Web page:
It is not just the question of drug companies making payments to doctors or showering them with expensive gifts so that they prescribe costly — sometimes even irrational or unnecessary — drugs or tests. It is a vicious cycle in which a patient ends up paying both ways. When companies spend a huge amount on marketing (paying doctors, sales representatives) they add up these expenses to the price of a medicine, making it costly. And when doctors prescribe these costly medicines, patients have to pay in any case. This means patients are being made to pay more so that companies make enough money and can also keep prescribers happy.  The parliamentary standing committee on health too deliberated on this issue and recommended steps to curb the practice in 2012, but both the government and professional medical bodies seem least interested in moving ahead to stop these  unethical marketing practices of drug companies.

The Medical Council of India (MCI) — the regulatory body of the medical profession — washed its hands of by saying it has put in place a code of ethics for doctors but has no jurisdiction over bribe givers ie drug companies. The record of MCI itself in dealing with ethical violations has been pathetic, to say the least. The wing of the government that deals with the drug industry — Department of Pharmaceuticals — too seems reluctant to act in this regard. Instead of going in for a legal framework to deal with the problem, DoP has been pussyfooting with a so-called voluntary code of ‘Marketing Practices for Indian Pharmaceutical Industry’, which leaves the doors wide open for corrupt practices and has no teeth at all. The third player — the Indian Medical Association (IMA) and numerous professional bodies of doctors — are also turning a blind eye. In fact, these bodies are the biggest beneficiaries of the munificence of the drug industry. Holding medical conferences with ‘gold’ and ‘silver’ sponsors from the industry has itself become an industry for medical associations. The budget for a three-day cancer conference held in the national capital a couple of months ago was a whopping Rs15 crore. No prizes for guessing who footed the bill.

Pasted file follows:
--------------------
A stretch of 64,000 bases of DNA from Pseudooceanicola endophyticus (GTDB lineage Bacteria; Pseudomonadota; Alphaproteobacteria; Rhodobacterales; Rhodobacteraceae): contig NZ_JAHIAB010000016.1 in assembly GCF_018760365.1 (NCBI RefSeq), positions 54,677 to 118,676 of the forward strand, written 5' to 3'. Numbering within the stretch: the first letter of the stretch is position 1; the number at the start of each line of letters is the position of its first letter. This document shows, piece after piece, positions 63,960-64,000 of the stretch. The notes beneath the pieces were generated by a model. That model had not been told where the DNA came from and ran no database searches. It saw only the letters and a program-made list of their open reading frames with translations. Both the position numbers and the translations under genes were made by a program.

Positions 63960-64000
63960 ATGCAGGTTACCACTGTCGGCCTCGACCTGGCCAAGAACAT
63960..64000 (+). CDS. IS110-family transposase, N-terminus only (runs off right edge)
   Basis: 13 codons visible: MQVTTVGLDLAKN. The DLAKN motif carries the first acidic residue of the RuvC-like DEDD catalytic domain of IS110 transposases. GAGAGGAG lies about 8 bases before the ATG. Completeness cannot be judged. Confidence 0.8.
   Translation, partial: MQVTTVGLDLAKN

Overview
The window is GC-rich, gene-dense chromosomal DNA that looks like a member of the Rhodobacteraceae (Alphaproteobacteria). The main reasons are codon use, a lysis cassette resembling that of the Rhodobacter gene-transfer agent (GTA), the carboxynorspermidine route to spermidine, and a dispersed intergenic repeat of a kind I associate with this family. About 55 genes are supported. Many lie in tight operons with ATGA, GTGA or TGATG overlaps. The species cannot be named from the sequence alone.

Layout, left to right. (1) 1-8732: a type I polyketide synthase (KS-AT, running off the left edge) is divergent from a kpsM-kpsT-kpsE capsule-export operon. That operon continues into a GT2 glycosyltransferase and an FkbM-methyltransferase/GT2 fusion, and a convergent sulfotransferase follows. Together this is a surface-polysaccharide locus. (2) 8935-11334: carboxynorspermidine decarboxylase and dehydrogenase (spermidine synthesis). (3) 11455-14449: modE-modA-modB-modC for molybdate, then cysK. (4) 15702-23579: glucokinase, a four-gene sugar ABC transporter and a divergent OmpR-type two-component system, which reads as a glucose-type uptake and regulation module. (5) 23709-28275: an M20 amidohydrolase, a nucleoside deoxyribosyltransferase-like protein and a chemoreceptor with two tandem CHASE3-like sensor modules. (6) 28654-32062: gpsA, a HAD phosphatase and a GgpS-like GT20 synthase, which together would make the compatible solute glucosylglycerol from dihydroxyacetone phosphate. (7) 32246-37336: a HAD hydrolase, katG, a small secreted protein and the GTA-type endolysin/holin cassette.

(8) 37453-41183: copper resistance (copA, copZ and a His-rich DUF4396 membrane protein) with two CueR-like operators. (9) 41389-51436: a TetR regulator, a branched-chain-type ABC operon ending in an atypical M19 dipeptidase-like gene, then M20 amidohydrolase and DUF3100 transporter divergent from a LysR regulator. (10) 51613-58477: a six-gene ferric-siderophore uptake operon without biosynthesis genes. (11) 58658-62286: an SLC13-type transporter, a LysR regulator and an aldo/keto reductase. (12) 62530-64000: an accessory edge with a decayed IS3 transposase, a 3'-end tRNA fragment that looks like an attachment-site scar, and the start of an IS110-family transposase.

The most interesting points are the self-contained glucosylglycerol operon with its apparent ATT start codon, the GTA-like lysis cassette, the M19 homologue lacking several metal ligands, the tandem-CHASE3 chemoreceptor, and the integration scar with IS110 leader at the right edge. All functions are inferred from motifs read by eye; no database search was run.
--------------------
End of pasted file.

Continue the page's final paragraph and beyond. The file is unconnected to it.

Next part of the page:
In such a situation, only a legally enforceable framework against companies bribing doctors can work. To begin with, it should be mandatory for all drug companies to declare details of their marketing expenses. It should be like income-tax returns — giving details of how much was spent on gifts, conferences, foreign trips and other ‘educational’ activities. At least, consumers will get a chance to know which company is paying how much to doctors. The MCI should mandate under the MCI Act that audits of all medical conferences with details of their sponsors be filed with it and subsequently made public. The DoP should convert the voluntary code into a law and set up an enforcing mechanism with adequate representation of consumer groups. Above all, the health ministry should root for the promotion of generic medicines on a massive scale, and not on a pilot scale as is being done now. It can potentially dismantle artificial competition in the market and bring prices down. All this will be possible if we make patients the focus of our drug policies. The current focus is not on patients but on the industry.

The writer is a science journalist and author